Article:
Further to this column's exploration of inappropriate political theme music, Primal Scream, according to a statement, "are totally disgusted that the Home Secretary Theresa May ended her speech at the Tory party conference with our song 'Rocks'... Didn't they research the political history of our band? ... Does she even know what getting your rocks off means? No. She is a Tory; how could she? Primal Scream, led by Bobby Gillespie, right, are totally opposed to the Coalition Government, Cameron, Osborne, Gove, Howard, Clegg etc. They are legalised bullies passing new laws to ensure the wealthy stay wealthy, taking the side of big business while eradicating workers rights [... and so on and so forth]. The Tories are waging a war on the disenfranchised, They are the enemy."
All well and good, but just FYI: Michael Howard is no longer a minister nor, indeed, an MP. Moreover, would the band include Kellogg's or Talk Talk – to whom they have lent their music for use in television advertisements – in their definition of "big business" (not to mention, er, Warner Music Group)? Finally, the song played after Ms May's speech was, in fact, "Bohemian Like You", by the Dandy Warhols. An easy mistake to make – since both songs sound exactly like the Rolling Stones.
* Jeremy Paxman befuddled alleged babydaddy Boris Johnson on Newsnight, asking whether he'd always considered himself "slightly intellectually inferior" to Dave Cameron, given that Cameron achieved a first-class degree from Oxford, while Boris managed only a 2:1 in Classics. "Does that still rankle a bit?" Paxman enquired. "Well it would," Boris replied, "if it wasn't that his first was in PPE." Using this logic, I suppose the Mayor of London also considers himself intellectually superior to other Oxford PPE graduates, such as his own spin doctor Guto Harri; or cabinet members Chris Huhne, David "Two Brains" Willetts, Danny Alexander, Jeremy Hunt, Philip Hammond and William Hague; or Labour bigwigs Lord Mandelson, Milibands D and E, Ed Balls and Yvette Cooper; or other assorted notables, including Steve Hilton, David Dimbleby, Lord Longford, Lord Lawson, Harold Wilson, Tony Benn, Benazir Bhutto, Aung San Suu Kyi, Christopher Hitchens, Tariq Ali and Rupert Murdoch. To name a few.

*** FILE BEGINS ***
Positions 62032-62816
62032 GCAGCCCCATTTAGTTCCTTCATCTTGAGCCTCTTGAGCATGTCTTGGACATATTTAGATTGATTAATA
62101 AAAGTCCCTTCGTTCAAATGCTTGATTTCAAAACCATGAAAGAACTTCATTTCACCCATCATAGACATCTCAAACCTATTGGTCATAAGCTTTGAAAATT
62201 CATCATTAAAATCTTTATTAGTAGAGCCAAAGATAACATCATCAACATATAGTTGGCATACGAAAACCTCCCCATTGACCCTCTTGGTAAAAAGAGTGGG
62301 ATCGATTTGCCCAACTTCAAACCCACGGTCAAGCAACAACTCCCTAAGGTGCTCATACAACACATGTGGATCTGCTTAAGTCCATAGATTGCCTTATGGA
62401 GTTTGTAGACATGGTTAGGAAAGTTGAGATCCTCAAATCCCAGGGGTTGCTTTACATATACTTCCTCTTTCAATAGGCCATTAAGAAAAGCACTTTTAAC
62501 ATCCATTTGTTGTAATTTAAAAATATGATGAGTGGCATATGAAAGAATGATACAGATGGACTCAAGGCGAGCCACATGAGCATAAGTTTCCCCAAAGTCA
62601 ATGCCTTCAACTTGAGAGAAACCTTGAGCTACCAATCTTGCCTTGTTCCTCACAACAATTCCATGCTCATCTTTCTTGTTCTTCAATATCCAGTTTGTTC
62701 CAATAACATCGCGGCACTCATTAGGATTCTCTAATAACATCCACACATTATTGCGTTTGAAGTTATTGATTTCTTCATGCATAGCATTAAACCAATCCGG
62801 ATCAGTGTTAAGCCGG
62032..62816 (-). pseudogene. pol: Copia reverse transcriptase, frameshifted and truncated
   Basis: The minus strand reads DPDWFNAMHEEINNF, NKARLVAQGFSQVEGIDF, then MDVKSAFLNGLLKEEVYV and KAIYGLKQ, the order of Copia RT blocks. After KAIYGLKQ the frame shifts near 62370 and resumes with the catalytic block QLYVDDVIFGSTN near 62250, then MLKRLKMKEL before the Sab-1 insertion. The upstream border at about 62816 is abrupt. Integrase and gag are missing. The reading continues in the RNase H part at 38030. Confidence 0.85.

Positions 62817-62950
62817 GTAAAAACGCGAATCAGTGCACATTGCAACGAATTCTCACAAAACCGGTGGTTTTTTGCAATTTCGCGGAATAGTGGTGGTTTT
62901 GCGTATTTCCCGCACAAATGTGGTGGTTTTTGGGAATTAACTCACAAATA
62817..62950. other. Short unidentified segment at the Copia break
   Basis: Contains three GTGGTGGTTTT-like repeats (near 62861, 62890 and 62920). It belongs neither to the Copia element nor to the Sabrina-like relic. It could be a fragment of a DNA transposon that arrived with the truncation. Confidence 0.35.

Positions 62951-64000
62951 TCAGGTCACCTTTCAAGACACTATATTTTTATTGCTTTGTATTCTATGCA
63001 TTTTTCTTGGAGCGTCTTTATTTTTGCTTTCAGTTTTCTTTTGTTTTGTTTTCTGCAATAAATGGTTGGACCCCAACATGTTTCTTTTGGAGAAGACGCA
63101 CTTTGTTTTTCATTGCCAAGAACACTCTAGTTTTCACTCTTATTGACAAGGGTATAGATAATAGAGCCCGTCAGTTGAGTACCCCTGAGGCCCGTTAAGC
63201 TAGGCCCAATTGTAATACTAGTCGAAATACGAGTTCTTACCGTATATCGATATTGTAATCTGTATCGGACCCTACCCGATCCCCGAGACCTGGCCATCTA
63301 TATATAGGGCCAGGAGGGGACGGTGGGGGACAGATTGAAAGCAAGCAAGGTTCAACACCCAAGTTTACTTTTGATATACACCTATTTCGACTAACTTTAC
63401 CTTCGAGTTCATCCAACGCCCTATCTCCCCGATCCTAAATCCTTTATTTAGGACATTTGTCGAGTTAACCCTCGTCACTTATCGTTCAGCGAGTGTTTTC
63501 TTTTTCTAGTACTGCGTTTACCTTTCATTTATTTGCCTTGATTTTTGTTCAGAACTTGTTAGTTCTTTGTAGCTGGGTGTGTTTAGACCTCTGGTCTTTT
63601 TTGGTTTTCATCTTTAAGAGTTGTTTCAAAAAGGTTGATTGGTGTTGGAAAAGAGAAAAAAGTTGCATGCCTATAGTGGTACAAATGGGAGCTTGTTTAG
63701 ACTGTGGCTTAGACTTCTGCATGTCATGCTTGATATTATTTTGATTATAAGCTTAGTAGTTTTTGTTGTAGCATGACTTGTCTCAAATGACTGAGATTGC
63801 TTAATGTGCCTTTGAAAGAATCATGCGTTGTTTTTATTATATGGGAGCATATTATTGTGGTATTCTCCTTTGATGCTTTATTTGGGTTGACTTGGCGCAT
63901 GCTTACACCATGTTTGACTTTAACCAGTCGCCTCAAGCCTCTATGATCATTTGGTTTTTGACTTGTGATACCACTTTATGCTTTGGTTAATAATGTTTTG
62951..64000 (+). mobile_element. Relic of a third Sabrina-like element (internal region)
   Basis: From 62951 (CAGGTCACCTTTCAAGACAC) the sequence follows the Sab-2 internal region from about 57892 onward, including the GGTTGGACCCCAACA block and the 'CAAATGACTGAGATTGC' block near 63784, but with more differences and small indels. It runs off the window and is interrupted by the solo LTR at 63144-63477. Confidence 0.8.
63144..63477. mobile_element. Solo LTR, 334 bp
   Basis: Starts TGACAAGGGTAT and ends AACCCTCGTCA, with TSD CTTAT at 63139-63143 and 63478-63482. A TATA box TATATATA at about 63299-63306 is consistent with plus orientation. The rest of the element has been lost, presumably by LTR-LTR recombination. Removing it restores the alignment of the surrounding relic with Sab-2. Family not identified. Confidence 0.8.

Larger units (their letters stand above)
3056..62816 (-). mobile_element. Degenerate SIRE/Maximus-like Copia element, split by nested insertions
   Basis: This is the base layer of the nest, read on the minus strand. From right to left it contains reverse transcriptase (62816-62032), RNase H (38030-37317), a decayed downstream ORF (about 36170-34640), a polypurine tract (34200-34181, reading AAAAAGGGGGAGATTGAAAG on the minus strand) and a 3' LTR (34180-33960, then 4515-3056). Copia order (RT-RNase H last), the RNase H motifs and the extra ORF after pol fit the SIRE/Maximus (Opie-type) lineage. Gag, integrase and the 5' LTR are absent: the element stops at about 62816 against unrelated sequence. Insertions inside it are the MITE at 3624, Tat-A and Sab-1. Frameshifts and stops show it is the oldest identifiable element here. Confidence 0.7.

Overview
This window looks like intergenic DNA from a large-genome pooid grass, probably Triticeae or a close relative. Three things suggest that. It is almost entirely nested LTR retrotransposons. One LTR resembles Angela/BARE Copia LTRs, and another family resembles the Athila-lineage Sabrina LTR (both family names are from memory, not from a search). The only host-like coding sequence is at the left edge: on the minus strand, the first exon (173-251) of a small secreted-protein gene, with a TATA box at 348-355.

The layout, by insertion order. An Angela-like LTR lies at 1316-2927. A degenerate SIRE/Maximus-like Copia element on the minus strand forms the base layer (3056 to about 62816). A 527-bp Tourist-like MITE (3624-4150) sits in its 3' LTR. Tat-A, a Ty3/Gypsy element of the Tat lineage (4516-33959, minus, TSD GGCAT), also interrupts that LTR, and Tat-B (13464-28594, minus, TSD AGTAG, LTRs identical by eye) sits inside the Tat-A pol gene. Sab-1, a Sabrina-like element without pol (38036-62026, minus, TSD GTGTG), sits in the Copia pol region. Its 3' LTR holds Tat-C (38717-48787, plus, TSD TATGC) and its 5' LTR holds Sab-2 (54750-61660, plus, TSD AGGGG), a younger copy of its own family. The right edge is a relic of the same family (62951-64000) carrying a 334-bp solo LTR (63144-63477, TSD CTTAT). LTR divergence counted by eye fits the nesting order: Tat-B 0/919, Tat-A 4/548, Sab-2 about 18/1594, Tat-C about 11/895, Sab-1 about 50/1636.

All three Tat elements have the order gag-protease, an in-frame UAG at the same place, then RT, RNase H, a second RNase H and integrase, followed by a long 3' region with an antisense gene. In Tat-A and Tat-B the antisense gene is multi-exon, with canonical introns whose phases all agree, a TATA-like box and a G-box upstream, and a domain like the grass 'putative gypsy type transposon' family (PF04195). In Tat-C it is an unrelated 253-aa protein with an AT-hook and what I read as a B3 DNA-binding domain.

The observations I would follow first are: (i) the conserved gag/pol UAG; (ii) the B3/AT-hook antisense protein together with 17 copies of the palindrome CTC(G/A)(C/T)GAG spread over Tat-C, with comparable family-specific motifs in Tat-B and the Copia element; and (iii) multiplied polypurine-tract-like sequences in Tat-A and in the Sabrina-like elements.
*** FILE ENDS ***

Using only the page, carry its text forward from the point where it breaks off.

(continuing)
* On the subject of Johnsons, Alan Johnson (no relation) is to add to the New Labour misery-lit genre with a childhood memoir. Transworld have bought the rights to the former Home Secretary's autobiography This Boy, which will cover his poverty-stricken youth in 1950s Notting Hill. His father abandoned the family when Johnson was eight. His mother died five years later and, he tells The Bookseller, it's "the story of two incredible women, my mother and my sister. Whilst it will touch on tragedy and record our poverty, I hope it will also reflect the vibrancy and optimism of a community that has all but vanished." Johnson (A) for Mayor (in 2016)!
* To Le Caprice, of course, for the restaurant's 30th anniversary celebration, where among the multi-generational shleb guests were Bianca Jagger, Tracey Emin, dapper Dan Stevens, Eliza Doolittle, singer Emeli Sandi and glamourpuss Joan Collins, 78. During Sandi's wonderful solo performance at the piano, Ms Collins looked rather as if her Cheltenham beets starter might have gone down the wrong way. By the time her fellow legend Marc Almond gave a singalong rendition of his 30-year-old hit Tainted Love, she'd vanished (perhaps taking the halibut and the heavenly chocolate pudding in a doggy bag?). Collins once confessed that she only eats one third of any meal, in order to maintain her miraculous figure. An example to us all.
* Forget Tracey Emin's risqué neons – Downing Street is now the venue for an even more contemporary cultural endeavour: last Saturday, Number 10 opened its doors to young practitioners of parkour. Parkour, or "free-running", is the art of moving through an urban environment not by walking along assigned footpaths or, say, staircases – but by vaulting, rolling, running, climbing and jumping. Something like that, anyway. It's French. Thanks to somewhereto_ [sic] – a national project helping to provide new spaces for young people to practise sport, culture and the arts – the staircases and corridors of the Prime Minister's residence were bent to the will of several free-runners for a short film to promote the scheme. It being the weekend, the business of government went undisrupted.